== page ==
So a fantastic performance whose only downside is that it’s hard to see how Electric Six might be able to improve on all this in future. Can they possibly follow up Fire with another song as catchy or a video as funny as Danger! High Voltage or Gay Bar? Maybe not, but for tonight at least Electric Six’s star shined brightly (sorry).

Posted by: Richard Frost | 1 Apr 2020

Super Furry Animals interview

Logo for Durham University's student newspaper PalatinateOriginal publication date: October 2003
Outlet: Palatinate

Super Furry Animals are back.

Their sold-out gig at Newcastle University comes in support of their deliberately acoustic sixth studio album Phantom Power. Contemporaries may struggle, but how do they continually escape the Britpop curse? For lead singer Gruff Rhys, the answer is simple – ‘by not being rubbish’. And how are relations between the five band-members after eight years together? ‘It’s like being married…but without the sex.’ The reassuring news for fans is that SFA are still great fun.

However, they reject accusations of being a comedy band, despite surreal lyrics in recent singles Hello Sunshine and Golden Retriever. ‘You can’t be depressed all the time. Besides, we’ve travelled the bars of the world – we have a great job but you can’t take it too seriously.’ And they aren’t afraid to voice their political opinions when for example dedicating The Man Don’t Give a F*ck to President Bush whilst touring America. Gruff cheekily attributes their success there to the fact that ‘they hate Bush too’.

Cover for Super Furry Animals' acoustic album Phantom Power

Bizarrely, three of the five members are former drummers, prompting the band to proclaim ‘they’re great – every band should have one!’ It’s surely nothing short of amazing then that the band possess such a clear plan as to their direction and continuing their recent resurgence – ‘There was more of a plan this time than ever before’.

Providing an insight into Phantom Power’s creation, they reveal that ‘before recording we had about 60 of our songs up on the wall. Then we chose the acoustic songs as the base’. Although this mellow album is far from the Radiator Part 2 that some fans still want, the band are determined to ‘develop and change’ and vow never to simply ‘rehash an album’.

The band is also honest about past failures. ‘The last time we played in Newcastle, we got booed off. We sounded sh*t.’ Recalling the chant of ‘what a waste of money’ with a shudder, they accept that they’ve previously struggled to realise their studio sound live: ‘We were always frustrated with what we could achieve on tour. Now though we have the technology to succeed.’

Perhaps the Welshmen are overly critical though as they’ve grown famous for producing surreal live shows packed with cacti, inflatable bears and nuclear bunkers. Can we expect an appearance of the legendary yetis tonight? ‘People say they’re costumes,’ moans Gruff, ‘but really it’s more of an Incredible Hulk-style transition based on love instead of hate. We’re unable to transform unless there’s love from the audience.’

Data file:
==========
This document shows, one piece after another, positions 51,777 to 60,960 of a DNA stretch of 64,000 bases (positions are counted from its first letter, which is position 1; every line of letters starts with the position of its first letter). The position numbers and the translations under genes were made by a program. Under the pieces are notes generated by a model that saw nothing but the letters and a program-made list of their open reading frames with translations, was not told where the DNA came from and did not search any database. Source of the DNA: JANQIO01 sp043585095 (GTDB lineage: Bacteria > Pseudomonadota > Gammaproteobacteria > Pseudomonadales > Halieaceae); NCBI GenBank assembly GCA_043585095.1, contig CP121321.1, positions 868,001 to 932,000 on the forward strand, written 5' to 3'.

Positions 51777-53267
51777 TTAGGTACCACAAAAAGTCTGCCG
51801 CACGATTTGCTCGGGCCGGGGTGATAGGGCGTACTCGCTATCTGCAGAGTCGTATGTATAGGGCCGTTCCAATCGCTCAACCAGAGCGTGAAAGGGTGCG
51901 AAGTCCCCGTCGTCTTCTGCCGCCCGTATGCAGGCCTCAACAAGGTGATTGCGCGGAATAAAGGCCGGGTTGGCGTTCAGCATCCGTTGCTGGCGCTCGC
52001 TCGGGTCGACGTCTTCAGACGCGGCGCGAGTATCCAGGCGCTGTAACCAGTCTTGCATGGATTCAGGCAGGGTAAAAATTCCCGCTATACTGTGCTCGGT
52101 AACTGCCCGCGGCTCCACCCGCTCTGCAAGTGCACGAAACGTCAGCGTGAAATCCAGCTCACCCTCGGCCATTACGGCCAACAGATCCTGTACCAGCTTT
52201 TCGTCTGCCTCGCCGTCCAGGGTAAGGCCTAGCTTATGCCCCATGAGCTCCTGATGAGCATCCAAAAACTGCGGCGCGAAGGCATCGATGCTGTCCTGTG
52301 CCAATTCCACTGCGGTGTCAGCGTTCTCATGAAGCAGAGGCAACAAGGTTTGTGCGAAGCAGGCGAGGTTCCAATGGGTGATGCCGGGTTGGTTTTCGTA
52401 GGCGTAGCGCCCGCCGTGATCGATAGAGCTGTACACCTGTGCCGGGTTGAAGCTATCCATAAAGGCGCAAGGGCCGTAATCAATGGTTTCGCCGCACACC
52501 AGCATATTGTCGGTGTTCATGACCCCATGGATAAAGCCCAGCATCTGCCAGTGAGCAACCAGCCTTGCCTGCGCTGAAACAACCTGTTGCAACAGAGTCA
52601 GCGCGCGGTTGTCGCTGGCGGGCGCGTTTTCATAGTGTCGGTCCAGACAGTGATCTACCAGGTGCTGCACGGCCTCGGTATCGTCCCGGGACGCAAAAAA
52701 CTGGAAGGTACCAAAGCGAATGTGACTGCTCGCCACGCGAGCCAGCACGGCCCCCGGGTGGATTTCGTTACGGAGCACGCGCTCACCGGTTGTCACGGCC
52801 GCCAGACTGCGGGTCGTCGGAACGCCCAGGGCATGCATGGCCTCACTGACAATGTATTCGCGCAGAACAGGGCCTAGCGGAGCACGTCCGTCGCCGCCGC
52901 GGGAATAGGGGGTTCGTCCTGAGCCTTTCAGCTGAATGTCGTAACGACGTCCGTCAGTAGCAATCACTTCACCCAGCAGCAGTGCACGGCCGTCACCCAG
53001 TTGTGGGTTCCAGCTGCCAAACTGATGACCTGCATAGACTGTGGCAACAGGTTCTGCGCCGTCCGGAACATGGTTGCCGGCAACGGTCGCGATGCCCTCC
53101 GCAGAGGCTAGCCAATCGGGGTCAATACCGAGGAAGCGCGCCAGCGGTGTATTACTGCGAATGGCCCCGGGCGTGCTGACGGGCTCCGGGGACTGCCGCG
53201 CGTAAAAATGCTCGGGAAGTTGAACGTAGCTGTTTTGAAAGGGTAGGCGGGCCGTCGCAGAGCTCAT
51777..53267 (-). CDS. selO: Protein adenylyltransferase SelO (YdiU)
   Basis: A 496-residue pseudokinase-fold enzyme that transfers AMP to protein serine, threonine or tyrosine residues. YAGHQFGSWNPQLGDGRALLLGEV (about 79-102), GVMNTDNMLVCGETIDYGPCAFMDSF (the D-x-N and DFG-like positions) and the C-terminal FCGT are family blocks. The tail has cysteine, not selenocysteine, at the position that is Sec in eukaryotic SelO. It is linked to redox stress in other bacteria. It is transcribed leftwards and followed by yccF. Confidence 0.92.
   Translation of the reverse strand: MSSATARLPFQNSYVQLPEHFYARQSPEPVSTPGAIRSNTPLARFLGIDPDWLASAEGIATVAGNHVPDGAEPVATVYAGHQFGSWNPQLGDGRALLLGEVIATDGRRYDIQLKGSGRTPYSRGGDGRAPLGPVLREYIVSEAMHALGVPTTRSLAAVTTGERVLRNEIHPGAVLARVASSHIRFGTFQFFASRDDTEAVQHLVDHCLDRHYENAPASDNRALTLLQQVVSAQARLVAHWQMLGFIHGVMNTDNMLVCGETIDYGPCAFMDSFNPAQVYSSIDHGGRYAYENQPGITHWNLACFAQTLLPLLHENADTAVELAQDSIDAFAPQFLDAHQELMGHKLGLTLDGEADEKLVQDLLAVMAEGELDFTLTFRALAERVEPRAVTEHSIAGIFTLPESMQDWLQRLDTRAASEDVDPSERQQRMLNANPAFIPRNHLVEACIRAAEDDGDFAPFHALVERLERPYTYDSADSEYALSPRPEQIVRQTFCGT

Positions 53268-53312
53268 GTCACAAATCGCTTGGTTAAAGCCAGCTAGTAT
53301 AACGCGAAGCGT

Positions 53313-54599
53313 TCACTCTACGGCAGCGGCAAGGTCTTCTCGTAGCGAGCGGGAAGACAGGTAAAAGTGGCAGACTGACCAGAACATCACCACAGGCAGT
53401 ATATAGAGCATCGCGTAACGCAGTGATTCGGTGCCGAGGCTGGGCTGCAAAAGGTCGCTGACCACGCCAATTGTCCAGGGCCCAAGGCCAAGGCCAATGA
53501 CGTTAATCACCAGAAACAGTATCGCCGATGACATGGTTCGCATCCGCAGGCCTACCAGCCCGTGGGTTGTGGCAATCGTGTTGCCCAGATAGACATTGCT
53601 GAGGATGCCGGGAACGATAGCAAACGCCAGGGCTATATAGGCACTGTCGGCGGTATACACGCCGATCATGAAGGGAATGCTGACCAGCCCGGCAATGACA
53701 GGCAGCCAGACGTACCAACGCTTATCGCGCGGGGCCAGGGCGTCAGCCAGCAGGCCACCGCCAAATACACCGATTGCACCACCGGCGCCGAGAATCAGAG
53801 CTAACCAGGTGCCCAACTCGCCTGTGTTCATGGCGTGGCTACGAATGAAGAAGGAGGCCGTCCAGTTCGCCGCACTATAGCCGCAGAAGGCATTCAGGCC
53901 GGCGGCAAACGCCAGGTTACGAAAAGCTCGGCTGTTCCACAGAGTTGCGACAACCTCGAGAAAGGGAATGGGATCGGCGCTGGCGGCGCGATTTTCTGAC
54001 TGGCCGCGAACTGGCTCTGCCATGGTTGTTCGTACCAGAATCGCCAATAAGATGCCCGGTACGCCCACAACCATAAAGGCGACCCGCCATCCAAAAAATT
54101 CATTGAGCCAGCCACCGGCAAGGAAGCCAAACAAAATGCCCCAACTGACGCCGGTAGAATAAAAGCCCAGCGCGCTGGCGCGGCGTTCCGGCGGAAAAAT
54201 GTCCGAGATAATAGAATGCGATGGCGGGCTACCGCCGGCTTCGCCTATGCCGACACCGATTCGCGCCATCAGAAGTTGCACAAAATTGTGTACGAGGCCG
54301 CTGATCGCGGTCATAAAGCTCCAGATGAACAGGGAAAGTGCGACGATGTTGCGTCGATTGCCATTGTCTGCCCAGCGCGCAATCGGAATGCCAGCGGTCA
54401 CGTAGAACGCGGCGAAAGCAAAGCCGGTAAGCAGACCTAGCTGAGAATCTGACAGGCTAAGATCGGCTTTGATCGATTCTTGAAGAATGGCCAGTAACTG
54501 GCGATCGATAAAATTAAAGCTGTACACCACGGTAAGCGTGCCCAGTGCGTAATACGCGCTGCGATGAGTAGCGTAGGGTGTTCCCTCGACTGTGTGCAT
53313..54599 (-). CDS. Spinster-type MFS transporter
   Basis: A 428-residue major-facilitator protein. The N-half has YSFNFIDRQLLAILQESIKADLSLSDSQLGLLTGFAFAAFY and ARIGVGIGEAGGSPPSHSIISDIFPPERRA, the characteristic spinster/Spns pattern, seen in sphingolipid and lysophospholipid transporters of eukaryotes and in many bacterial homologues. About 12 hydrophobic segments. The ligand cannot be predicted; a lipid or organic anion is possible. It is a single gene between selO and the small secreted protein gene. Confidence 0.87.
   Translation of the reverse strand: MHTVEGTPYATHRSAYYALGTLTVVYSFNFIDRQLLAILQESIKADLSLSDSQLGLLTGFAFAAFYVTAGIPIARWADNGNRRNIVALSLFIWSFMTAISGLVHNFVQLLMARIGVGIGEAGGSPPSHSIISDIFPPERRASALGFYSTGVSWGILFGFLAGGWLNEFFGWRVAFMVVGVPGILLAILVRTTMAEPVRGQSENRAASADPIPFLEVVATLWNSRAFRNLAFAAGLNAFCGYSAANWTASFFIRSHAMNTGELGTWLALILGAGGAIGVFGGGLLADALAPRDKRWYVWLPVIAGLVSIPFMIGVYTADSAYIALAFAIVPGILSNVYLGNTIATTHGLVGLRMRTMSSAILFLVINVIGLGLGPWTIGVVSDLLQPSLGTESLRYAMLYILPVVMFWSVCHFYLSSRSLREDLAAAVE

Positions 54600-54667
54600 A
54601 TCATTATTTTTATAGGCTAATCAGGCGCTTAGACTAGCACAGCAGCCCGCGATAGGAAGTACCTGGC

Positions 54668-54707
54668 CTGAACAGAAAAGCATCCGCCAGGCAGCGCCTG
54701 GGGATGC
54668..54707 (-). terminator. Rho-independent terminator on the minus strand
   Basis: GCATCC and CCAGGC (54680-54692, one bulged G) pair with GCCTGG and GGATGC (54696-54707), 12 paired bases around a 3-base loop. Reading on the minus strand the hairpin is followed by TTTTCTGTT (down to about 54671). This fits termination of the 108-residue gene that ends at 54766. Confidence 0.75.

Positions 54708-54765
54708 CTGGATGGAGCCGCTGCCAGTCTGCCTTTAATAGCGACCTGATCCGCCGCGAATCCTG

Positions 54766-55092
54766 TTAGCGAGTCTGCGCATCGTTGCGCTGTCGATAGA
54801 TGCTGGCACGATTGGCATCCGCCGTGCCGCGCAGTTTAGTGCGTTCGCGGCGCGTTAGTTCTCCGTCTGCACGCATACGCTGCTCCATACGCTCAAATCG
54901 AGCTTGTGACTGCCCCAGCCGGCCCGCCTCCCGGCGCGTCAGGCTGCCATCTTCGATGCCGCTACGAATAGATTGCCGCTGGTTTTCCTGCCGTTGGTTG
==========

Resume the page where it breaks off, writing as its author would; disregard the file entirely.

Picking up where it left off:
Posted by: Richard Frost | 31 Mar 2020

You know when you’ve been furloughed

Tango advert with the slogan 'you know when you've been tango'd'

© Tango

I’ve been furloughed.

Now I appreciate I’m not the only one in this position – it feels like every company in the country is furloughing staff (aka giving them a temporary leave of absence) as the realities of fighting coronavirus hit home – and plenty of people are having to deal with far more challenging circumstances than me at the moment. Still, I enjoy what I do for a living, whether that’s improving Sleeper Media’s online offering or interviewing leading lights in the hospitality world, and I’ll miss wandering round Strawberry Studios on my lunchbreak.

Nevertheless, every cloud has a silver lining and all that, and in this case the silver lining is that I suddenly find myself with *a lot* of free time to finally do all those things I’d never quite managed to get round to before. What sort of things?

Well for starters, I’ve written tens of thousands of articles down the years covering everything from Heinz Beck’s take on Italian cuisine and Gary Neville’s plans to launch a university to a bunch of volunteers dressing in pink and dancing the conga. You can still read most of them by visiting the websites of Supper, North West Business Insider, Time Out, the Liverpool Echo, the Southport Visiter, the Watford Observer and so on.

Supper website alongside the Starboard, Sleeper and Supper magazines

But many of my pieces have long since disappeared into the ether – either the websites I created them for have been taken down, or they were never online in the first place. Currently, the only place you’ll find these articles is languishing on my hard drive.

So starting tomorrow, and continuing throughout April, I’ll be posting a selection of articles on here spanning the arts, sport, travel, history and politics that haven’t seen the light of day for quite some time – over 15 years in some cases! My plan is to work through them chronologically, beginning with an exclusive interview with Super Furry Animals in Newcastle.

Hope you enjoy reading them and I’d love to hear from you if you like what you see, or just want to know what Gruff Rhys is like in person.

Stay safe everyone…